Wanda Wesolowski has been performing professionally since age 14. Growing up in Huntsville gave Wanda a lot of opportunities to play as a teen between all-age events and busking on the streets. Wanda was able to create a name for herself at a very young age in the city of Huntsville where she decided to continue her music career. She initially attended the University of Montevallo before deciding to pursue her career full-time. She now attends the University of North Alabama for their Entertainment Industry program. Through time and consistency, she has made it to where she is now, and she holds a lot of gratitude for those who have supported her along the way.
“The most important thing is that I do this because I love it and not because of any other motive, this is simply what I am supposed to do.”
SOUL OF THE SOUTH Q&A
1) What was your “aha” moment/When did you decide that this was the industry for you?
Honestly, my role in this industry goes beyond being a singer-songwriter to me.
I really want to be a spacemaker. I want to have my own venue one day and book musicians. I want it to be a legendary venue. My aha moment was when I hosted a house show with my house venue collective. We threw a house show back in March of 2022 and there were nearly a hundred people there. It changed my life, and it made me realize I am meant to bring people together through music.
2) How did your upbringing/time spent in Alabama shape your career?
Growing up down the road from Muscle Shoals and Florence definitely had an impact. Hearing about the Shoals musicians and Shoals songwriters and being around greatness gives you motivation to be like your heroes because they’re so accessible. The Alabama Shakes are from around here and I worshipped Brittany Howard as a child. Jason Isbell is from Alabama, and we record our records where he grew up. These are the kinds of people that have influenced me just because of proximity.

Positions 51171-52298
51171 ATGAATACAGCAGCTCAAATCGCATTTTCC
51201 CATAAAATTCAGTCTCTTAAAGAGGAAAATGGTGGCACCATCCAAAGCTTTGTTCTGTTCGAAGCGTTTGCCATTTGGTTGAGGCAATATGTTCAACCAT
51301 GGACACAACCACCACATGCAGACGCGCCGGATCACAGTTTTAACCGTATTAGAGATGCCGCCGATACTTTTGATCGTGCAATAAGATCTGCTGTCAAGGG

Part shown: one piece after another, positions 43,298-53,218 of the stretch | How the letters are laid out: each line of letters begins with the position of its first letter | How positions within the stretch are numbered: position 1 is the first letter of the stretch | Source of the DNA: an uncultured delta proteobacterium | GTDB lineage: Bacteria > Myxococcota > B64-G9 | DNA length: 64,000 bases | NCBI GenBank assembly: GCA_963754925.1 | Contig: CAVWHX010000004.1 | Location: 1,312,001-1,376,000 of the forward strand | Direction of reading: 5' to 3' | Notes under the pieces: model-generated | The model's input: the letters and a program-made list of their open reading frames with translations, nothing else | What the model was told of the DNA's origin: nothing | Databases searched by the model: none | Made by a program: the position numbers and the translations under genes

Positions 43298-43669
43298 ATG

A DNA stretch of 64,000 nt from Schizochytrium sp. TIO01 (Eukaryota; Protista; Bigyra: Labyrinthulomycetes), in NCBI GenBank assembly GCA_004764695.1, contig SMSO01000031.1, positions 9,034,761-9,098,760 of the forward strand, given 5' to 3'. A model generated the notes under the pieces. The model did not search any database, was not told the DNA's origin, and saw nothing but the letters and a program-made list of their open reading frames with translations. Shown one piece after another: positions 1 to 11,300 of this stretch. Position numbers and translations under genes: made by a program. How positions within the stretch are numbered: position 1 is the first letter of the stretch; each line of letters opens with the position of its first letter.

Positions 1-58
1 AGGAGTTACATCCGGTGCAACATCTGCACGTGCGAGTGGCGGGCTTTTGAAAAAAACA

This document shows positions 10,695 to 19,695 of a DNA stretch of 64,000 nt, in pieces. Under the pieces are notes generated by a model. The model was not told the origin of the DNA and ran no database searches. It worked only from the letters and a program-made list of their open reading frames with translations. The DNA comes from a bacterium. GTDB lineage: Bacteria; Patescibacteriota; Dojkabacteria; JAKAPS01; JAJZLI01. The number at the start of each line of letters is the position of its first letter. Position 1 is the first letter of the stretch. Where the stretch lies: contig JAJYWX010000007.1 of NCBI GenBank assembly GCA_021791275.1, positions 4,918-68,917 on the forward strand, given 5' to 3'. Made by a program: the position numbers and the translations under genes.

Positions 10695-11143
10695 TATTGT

3) What keeps you moving forward in the industry? Do you have a quote or motto that you find resonates?
Something I say to myself all the time is, “Start where you are. Use what you have and do what you can.” That is what keeps me going and keeps me grounded in where I am in this present moment.
4) How has your nominator made a positive impact on your idea of/relationship to the industry?
The work that they’re doing at The Orion is bringing a much larger musical impact to Huntsville. At The Orion, they are making spaces for music to exist and inviting people there to enjoy it, which is what we are doing through our house shows. It’s essentially the same thing on a different scale. In that way, we can continue to inspire each other in this industry.
5) What would you consider your greatest professional accomplishment?
My greatest professional accomplishment is my first Wanda Band album because it was done entirely independently. All the songs were written by me, and it was completely funded by me. We recorded it and put it out within nine months. It’s a full studio album and I’m extremely proud of it. It changed my life.
6) What would you like to see more of in Alabama as it pertains to your industry?
I’d like to see more accessible education. The only reason I was able to get lessons was because my parents could afford to send me to private lessons and take me to gigs when I was young. I had the privilege and the ability to do what I do now. So, having more education accessible to poor communities and for music to be available to everyone is important to me.